December 7th, 2009
02:51 PM ET

ABC invites Adam Lambert back for 'The View'

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ABC is finally extending an olive branch to Adam Lambert after the network canceled three performances by the singer in the wake of his controversial American Music Awards appearance.

Lambert will appear with the ladies of “The View” talk show on Thursday in a taped interview and performance, according to the show’s Web site. The episode airs after Wednesday night’s Barbara Walters primetime special, which features Lambert as one of the year’s “Most Fascinating People.”

Following Lambert’s AMA performance, where he shocked the network and viewers with his salacious dance moves that included simulating oral sex with a dancer and kissing a male keyboardist on the mouth, ABC canceled the singer’s live performance on its morning show “Good Morning America.” FULL POST

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Filed under: Adam Lambert
November 25th, 2009
05:46 PM ET

Defending Adam Lambert!

Adam Lambert is a genius. He is an artist who knows exactly what he wants, and he knows how to get it.

For people who have actually followed Adam, it's hard to believe that anyone could really be "shocked" by his performance at the American Music Awards. Ever since "American Idol" wrapped, Adam has been on a straight streak of gaining attention and stirring up controversy wherever he goes.

It started with his Rolling Stone article. You know, the one where he confirmed his homosexuality to the entire world. Next came his Details magazine shoot, where he was photographed being overtly sexual with a gorgeous and naked female model, and it didn't end there. Just as his first album was about to drop, Adam released the cover image for the album and yes, just as expected, people had a problem with that too. Who would have thought that a little bit of eyeliner and bright blue hair on a guy would get people so... riled up?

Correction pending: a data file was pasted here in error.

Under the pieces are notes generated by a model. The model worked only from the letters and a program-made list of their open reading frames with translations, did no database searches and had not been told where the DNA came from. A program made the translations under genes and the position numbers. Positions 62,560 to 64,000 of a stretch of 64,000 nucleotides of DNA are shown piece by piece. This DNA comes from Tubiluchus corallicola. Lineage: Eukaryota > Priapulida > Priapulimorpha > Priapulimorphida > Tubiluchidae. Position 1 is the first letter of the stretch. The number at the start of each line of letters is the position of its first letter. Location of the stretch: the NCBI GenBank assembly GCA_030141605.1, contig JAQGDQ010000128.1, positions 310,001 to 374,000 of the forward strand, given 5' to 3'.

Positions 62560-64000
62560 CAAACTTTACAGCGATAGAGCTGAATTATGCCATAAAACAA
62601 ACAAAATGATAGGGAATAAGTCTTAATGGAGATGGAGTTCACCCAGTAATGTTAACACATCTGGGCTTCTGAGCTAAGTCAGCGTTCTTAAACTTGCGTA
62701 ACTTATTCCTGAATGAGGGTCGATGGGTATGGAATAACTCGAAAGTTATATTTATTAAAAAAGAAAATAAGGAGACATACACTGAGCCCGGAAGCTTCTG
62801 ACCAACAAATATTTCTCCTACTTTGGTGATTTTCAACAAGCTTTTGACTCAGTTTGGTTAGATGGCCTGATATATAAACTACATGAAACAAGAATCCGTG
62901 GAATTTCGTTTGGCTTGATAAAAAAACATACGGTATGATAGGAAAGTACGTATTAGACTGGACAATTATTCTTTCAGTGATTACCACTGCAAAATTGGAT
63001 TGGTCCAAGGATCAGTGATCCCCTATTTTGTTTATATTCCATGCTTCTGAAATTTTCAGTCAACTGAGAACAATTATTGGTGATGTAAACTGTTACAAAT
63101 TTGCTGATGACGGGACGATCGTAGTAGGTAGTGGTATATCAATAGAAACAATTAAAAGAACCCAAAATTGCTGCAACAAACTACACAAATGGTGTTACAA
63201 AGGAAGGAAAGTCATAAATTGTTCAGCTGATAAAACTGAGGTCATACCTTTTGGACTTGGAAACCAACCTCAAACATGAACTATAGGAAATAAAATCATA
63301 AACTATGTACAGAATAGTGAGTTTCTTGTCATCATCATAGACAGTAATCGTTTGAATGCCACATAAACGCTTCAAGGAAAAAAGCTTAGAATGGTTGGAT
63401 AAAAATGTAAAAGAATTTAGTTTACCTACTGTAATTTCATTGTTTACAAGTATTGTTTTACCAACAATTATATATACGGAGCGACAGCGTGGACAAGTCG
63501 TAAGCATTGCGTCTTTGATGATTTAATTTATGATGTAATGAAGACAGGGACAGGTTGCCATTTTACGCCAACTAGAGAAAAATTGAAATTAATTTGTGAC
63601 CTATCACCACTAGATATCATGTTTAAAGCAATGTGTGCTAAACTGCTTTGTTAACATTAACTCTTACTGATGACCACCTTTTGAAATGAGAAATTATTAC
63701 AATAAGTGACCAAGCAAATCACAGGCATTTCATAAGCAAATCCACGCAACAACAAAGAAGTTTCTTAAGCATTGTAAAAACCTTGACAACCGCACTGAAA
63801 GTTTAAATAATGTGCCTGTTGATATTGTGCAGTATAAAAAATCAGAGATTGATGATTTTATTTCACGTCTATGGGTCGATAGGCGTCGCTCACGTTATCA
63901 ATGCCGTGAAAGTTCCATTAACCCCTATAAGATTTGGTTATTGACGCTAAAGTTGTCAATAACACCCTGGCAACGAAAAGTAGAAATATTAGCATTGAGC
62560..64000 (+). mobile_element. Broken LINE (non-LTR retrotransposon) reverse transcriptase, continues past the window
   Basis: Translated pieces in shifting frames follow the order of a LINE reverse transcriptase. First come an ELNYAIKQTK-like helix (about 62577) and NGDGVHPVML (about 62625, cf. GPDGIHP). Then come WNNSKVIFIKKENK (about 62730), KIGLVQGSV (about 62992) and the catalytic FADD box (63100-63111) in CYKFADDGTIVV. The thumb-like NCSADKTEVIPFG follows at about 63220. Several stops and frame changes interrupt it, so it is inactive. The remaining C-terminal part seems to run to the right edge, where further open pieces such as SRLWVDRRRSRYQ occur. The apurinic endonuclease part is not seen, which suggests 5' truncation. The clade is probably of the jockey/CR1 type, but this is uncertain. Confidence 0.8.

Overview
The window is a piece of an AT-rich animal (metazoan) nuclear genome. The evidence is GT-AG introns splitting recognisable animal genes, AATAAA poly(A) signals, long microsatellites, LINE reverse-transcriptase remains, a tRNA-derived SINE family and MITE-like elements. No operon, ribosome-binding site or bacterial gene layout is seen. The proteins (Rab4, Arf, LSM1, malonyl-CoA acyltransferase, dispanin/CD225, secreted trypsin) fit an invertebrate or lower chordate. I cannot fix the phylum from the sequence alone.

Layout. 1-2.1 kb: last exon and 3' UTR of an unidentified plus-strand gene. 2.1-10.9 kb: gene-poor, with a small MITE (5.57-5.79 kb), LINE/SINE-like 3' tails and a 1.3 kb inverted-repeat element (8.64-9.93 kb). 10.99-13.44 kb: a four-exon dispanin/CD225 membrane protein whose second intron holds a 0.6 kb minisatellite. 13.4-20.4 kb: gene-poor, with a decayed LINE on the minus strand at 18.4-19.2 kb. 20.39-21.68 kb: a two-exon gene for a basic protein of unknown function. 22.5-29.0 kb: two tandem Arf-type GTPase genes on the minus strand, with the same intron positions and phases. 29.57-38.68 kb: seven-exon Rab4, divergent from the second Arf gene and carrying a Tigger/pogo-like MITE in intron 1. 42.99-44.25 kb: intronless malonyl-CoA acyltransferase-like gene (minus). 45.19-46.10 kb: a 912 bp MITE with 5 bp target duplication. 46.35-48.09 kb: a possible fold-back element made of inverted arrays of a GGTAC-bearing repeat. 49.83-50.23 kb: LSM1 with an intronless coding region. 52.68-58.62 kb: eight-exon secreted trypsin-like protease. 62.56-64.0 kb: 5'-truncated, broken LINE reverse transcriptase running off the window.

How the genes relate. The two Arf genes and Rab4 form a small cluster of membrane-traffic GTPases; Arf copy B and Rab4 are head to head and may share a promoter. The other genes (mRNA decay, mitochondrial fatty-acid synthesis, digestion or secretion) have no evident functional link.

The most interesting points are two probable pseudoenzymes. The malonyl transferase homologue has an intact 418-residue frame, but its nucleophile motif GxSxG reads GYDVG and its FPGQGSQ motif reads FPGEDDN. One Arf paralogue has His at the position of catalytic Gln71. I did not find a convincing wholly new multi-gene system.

Hmmm, perhaps Adam.

He does what he wants, and he doesn't care who he offends. To me, that sounds like a true rock star in the making.
FULL POST

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Filed under: Adam Lambert • Celebrities • Music
November 23rd, 2009
02:18 PM ET

A kiss is just a kiss? Not for Adam Lambert

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You must remember this; a kiss is just a kiss. Unless of course that kiss is between two men… and broadcast worldwide from say, the American Music Awards.

Then a kiss becomes part of the national agenda, as it did when Adam Lambert planted a wet one on the lips of his keyboardist at the AMAs on Sunday night. And even though Lambert’s kiss wasn’t the first time two men have smooched on network television, it promises to take on a life beyond just a kiss. So let’s prepare to brace ourselves for Smooch-gate 2009, as everyone and their mother weighs in on Lambert’s lip lock.
 
Some folks are already so riled up that they have taken to Twitter asking people to file a formal complaint about Lambert’s performance to the Federal Communications Commission. And others have just begun complaining.
 
“Just watched Adam Lambert's performance @ AMA's. Appalling,” JoshYates posted to Twitter, in one of hundreds of tweets lambasting the performance, of which there are an equal number applauding it.